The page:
The numbers have been crunched and the results are in: 2013 did not buck the trend of climate change. Last year sailed to the number four slot of the world's hottest years on record, the 37th year of above-average temperatures in a row.
According to the National Oceanic and Atmospheric Administration, “The year 2013 ties with 2003 as the fourth warmest year globally since records began in 1880. The annual global combined land and ocean surface temperature was 0.62°C (1.12°F) above the 20th century average of 13.9°C (57.0°F).” That's a small increase, sure, but it's part of a much longer background trend of increasing global temperatures, which scientists have been watching for decades.
The warming anomaly of 2013 was actually a bit stronger when narrowed down to temperatures over land: “The 2013 global average land surface temperature was 0.99°C (1.78°F) above the 20th century average of 8.5°C (47.3°F)," says NOAA. The ocean is a huge energy sink, so it's harder to heat up the air over the water. The 2013 over-land temperature was also the fourth highest on record.
Using a slightly different measurement technique, says Climate Central, NASA pegged 2013 as the seventh hottest year. “The agencies use different methods for analyzing temperature data, resulting in different rankings, but the numbers behind the rankings are within fractions of a degree of one another, said Gavin Schmidt, a NASA climatologist.” This difference is, really, pretty irrelevant in a 133-year record. It's definitely getting hotter.
All 13 years of the 21st century have ranked among the 15 warmest in the 134-year period of record, with the top three being 2010, 2005, and 1998. Even considering the margin of error, NOAA said that 2013 was “more likely than not” among the top 5 warmest years on record.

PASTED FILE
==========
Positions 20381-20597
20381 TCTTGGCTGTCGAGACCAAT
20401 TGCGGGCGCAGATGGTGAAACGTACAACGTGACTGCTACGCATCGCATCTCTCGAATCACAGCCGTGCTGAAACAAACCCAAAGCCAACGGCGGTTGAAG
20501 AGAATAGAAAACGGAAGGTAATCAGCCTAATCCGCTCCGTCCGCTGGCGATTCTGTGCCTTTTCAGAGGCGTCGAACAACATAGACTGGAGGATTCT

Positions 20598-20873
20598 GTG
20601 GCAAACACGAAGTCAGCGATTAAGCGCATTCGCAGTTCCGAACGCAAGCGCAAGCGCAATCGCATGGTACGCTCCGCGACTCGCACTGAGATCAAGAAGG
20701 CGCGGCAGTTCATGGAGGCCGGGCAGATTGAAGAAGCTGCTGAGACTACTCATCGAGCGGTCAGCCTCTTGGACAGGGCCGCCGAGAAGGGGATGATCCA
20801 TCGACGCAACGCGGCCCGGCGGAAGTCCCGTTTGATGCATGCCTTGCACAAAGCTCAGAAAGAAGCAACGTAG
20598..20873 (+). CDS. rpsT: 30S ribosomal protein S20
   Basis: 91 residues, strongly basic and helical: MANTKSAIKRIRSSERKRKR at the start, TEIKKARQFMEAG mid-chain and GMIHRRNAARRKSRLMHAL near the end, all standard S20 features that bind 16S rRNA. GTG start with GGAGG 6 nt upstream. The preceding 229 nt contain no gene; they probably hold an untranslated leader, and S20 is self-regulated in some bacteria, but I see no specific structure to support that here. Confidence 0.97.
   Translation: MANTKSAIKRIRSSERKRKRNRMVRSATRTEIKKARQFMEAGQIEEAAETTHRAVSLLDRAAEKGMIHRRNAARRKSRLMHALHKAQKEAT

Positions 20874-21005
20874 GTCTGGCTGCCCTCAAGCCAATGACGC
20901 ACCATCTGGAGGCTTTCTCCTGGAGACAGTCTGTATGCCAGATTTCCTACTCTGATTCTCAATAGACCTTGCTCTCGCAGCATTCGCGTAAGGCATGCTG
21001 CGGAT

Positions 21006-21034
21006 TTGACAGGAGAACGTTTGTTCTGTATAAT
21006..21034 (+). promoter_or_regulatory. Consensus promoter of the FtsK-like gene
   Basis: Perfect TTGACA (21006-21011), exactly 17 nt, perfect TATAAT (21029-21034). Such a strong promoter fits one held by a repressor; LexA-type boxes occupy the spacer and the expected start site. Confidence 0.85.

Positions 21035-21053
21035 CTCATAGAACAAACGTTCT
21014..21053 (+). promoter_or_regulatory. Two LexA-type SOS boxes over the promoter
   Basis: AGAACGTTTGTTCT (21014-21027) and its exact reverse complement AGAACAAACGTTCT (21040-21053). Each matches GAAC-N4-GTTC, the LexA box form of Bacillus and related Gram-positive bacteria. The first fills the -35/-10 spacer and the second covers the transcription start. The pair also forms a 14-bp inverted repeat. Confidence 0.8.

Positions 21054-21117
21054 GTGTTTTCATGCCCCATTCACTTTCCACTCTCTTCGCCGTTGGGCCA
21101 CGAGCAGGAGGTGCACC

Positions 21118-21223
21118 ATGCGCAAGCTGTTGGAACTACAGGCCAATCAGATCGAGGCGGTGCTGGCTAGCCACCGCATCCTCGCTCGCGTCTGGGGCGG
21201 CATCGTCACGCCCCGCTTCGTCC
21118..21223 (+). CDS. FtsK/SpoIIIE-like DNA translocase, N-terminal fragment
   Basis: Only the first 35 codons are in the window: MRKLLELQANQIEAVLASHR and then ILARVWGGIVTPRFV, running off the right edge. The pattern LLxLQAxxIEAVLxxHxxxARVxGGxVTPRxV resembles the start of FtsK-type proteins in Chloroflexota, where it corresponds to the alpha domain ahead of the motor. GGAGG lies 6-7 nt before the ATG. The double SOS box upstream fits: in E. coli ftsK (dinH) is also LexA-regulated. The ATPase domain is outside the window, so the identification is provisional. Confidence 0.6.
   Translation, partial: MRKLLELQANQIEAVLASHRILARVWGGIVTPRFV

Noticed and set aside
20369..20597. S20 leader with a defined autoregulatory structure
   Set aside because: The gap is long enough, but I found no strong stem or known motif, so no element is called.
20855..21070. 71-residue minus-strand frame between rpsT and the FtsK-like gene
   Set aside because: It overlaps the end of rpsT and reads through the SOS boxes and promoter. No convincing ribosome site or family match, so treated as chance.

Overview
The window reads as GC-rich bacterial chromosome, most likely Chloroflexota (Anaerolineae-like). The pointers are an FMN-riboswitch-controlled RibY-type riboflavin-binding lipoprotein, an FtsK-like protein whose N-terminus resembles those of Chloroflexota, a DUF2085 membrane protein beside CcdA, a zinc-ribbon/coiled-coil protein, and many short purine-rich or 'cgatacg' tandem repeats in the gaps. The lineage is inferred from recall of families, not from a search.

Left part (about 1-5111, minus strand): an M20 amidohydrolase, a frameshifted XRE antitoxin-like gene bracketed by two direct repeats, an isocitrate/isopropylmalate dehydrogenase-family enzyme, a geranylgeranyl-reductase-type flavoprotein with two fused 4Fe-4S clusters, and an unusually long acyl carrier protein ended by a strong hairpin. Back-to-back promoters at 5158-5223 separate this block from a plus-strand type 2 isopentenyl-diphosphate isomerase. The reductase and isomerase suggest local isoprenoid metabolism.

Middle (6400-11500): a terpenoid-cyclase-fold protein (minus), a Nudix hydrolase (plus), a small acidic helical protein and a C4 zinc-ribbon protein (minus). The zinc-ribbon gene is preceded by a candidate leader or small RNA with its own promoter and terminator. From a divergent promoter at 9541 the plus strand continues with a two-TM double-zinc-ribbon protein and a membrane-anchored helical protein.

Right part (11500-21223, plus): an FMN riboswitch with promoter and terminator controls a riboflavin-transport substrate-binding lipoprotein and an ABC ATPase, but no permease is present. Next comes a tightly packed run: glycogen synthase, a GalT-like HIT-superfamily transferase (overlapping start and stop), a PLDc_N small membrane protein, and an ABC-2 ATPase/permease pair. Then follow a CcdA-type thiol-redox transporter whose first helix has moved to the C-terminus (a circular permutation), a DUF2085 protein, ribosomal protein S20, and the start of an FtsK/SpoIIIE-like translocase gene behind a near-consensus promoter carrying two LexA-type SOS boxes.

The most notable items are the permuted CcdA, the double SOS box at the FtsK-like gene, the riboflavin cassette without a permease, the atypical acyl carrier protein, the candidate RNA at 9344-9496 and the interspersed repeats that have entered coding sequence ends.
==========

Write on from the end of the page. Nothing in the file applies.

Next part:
Put another way, to date, nine of the 10 warmest years on record since 1880 have occurred during the past decade, and only one year in the 20th century — 1998 — was warmer than 2013.
The Associated Press science reporter Seth Borenstein gave yet another way of thinking about it:
In 1988, Hansen testimony put global warming in news: '88 was hottest year on record at time. Now 2013 just pushed 1988 out of top 20— seth borenstein (@borenbears) January 21, 2014
And, yes, says NASA's Earth Observatory, the warm year is our fault:
Weather patterns and other natural cycles cause fluctuations in average temperatures from year to year... Regardless of the regional differences in any year, continued increases in greenhouse gas levels in Earth’s atmosphere are driving a long-term rise in global temperatures. Each calendar year will not necessarily be warmer than the year before. But with the current level of greenhouse gas emissions, scientists expect each decade to be warmer than the previous one.